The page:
As the eldest daughter of Edward IV with no surviving brothers, Elizabeth of York had a strong claim to the throne in her own right, but she did not assume the throne as queen regnant. Such a precedent would not truly come to England for another 67 years, when Elizabeth of York’s granddaughter, Mary I, acceded to the throne. Henry VII acknowledged the necessity of marrying Elizabeth of York to ensure the stability of his rule and weaken the claims of other surviving members of the House of York, but he ruled in his own right and claimed the throne by right of conquest and not by his marriage to the heir of the House of York. He had no intention of sharing power. He consequently chose to be crowned on 30 October 1485, before his marriage.
Henry VII had the Titulus Regius repealed, thereby legitimising the children of Edward IV, and acknowledged Edward V as his predecessor. After procuring papal dispensation, Cardinal Bourchier, Archbishop of Canterbury, officiated at the wedding of Henry VII and Elizabeth of York on 18 January 1486, in Westminster Abbey. Their first son, Arthur, was born on 20 September 1486. Elizabeth of York was crowned queen on 25 November 1487. Following her coronation, she gave birth to six more children, but only four survived infancy: Margaret, Arthur, Henry and Mary.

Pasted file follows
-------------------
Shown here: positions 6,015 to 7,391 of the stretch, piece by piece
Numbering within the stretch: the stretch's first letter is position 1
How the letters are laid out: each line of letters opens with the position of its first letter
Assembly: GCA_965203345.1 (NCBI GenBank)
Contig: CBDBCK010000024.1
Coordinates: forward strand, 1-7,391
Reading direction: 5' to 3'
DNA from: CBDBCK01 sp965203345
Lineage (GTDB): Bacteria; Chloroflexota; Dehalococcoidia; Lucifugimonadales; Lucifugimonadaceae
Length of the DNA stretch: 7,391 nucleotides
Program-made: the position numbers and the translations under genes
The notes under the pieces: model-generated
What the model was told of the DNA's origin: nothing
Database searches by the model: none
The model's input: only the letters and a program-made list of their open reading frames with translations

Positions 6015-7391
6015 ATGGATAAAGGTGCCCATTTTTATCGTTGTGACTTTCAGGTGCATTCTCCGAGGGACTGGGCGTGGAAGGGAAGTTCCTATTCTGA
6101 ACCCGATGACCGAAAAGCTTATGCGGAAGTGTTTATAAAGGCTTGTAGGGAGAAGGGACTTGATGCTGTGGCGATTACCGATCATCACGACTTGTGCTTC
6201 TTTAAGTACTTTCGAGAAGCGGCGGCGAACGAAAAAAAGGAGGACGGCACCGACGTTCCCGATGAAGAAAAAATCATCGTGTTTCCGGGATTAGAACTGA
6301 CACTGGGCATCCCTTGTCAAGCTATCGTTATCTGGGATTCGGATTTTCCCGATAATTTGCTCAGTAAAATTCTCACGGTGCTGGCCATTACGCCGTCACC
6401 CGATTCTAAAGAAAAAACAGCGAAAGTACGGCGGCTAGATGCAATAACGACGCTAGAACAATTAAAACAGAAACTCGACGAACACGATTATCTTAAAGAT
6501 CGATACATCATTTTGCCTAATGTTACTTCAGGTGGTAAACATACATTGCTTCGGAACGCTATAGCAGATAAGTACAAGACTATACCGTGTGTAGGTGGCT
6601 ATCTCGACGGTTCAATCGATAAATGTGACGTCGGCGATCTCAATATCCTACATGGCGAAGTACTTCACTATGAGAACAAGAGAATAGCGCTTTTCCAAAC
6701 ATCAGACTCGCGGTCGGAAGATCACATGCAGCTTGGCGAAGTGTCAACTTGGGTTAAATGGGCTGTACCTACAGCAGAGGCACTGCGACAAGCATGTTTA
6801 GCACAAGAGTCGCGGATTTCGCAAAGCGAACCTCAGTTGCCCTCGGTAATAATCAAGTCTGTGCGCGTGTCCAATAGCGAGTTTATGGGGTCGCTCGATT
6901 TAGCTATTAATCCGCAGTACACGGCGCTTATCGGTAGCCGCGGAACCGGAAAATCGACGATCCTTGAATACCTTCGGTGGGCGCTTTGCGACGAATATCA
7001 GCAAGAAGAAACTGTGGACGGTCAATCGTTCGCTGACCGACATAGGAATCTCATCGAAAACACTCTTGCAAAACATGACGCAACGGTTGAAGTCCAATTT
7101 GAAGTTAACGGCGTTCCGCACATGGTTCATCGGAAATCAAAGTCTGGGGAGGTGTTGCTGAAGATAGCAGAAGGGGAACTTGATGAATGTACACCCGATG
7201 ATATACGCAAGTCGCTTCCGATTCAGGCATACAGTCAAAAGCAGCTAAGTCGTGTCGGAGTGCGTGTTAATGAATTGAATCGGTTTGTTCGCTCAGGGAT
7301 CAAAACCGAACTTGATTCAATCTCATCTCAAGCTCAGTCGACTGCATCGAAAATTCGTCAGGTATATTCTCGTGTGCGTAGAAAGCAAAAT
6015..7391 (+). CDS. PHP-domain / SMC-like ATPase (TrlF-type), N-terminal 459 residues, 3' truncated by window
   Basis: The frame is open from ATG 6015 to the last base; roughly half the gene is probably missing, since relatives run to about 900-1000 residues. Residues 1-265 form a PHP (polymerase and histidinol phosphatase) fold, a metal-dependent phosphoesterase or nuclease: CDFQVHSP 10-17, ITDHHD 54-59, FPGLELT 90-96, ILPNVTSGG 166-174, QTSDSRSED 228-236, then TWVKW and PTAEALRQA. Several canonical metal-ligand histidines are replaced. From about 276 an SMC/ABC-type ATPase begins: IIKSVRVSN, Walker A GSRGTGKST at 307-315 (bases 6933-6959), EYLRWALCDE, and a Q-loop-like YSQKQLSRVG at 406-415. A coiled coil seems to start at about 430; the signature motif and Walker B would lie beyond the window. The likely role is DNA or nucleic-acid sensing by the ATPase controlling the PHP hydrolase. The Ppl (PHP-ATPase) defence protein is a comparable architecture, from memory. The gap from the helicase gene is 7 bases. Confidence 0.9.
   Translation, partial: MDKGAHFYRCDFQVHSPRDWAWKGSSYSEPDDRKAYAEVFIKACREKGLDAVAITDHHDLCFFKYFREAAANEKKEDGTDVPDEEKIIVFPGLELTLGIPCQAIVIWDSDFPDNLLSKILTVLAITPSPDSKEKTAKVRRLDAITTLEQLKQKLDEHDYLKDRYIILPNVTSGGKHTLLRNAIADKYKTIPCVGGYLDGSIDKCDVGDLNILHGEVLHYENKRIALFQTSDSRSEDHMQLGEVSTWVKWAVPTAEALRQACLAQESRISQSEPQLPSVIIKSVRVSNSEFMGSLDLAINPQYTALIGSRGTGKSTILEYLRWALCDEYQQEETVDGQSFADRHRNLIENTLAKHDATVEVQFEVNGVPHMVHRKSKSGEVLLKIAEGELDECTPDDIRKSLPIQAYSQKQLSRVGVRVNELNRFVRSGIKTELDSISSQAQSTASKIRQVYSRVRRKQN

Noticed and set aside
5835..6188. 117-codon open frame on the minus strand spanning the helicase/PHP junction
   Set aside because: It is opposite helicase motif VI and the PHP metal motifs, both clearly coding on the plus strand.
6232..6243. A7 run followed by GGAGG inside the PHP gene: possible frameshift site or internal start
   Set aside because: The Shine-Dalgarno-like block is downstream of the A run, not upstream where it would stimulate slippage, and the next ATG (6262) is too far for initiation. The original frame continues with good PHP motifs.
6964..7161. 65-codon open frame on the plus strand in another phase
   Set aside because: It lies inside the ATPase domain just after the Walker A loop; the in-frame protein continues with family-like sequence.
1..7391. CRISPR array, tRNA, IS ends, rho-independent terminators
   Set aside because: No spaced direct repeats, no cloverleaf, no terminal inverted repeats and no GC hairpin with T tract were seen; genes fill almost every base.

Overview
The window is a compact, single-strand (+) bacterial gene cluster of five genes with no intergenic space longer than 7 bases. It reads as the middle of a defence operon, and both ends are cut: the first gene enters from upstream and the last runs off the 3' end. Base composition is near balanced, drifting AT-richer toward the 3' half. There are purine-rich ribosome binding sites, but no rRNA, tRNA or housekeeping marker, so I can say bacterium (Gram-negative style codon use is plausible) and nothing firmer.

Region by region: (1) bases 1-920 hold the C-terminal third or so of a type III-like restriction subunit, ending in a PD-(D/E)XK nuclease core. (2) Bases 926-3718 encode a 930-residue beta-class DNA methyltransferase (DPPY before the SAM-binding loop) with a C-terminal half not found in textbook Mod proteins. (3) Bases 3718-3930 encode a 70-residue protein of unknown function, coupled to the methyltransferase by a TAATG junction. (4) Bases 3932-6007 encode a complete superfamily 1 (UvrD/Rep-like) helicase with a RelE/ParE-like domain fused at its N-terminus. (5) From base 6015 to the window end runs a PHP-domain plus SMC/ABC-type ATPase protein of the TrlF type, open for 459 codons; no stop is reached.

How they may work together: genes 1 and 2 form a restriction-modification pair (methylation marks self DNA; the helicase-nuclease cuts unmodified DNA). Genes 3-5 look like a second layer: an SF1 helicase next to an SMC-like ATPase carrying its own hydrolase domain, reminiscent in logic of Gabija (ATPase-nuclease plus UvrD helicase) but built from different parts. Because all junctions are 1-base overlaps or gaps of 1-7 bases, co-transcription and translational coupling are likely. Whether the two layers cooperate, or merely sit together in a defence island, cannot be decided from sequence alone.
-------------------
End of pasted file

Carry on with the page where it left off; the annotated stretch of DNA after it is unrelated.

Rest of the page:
Despite being a political arrangement at first, the marriage proved successful and both partners appear to have grown to love each other. Elizabeth of York did not exercise much political influence as queen due to her strong-minded mother-in-law Lady Margaret Beaufort, but she was reported to be gentle, kind, and generous to her relations, servants, and benefactors. When not at official gatherings, she lived a quiet life largely away from politics with three of her children at Eltham Palace. Elizabeth of York enjoyed music and dancing, as well as dicing. She also kept greyhounds.
On 14 November 1501, Elizabeth of York’s 15-year-old son Arthur married Catherine of Aragon, daughter of King Ferdinand II of Aragon and Queen Isabella I of Castile. The pair were sent to Ludlow Castle, the traditional residence of the Prince of Wales. Arthur died in April 1502. The news of Arthur’s death caused Henry VII to break down in grief, as much in fear for his dynasty as in mourning for his son. Elizabeth comforted him, telling him that he was the only child of his mother but had survived to become king, that God had left him with a son and two daughters, and that they were both young enough to have more children.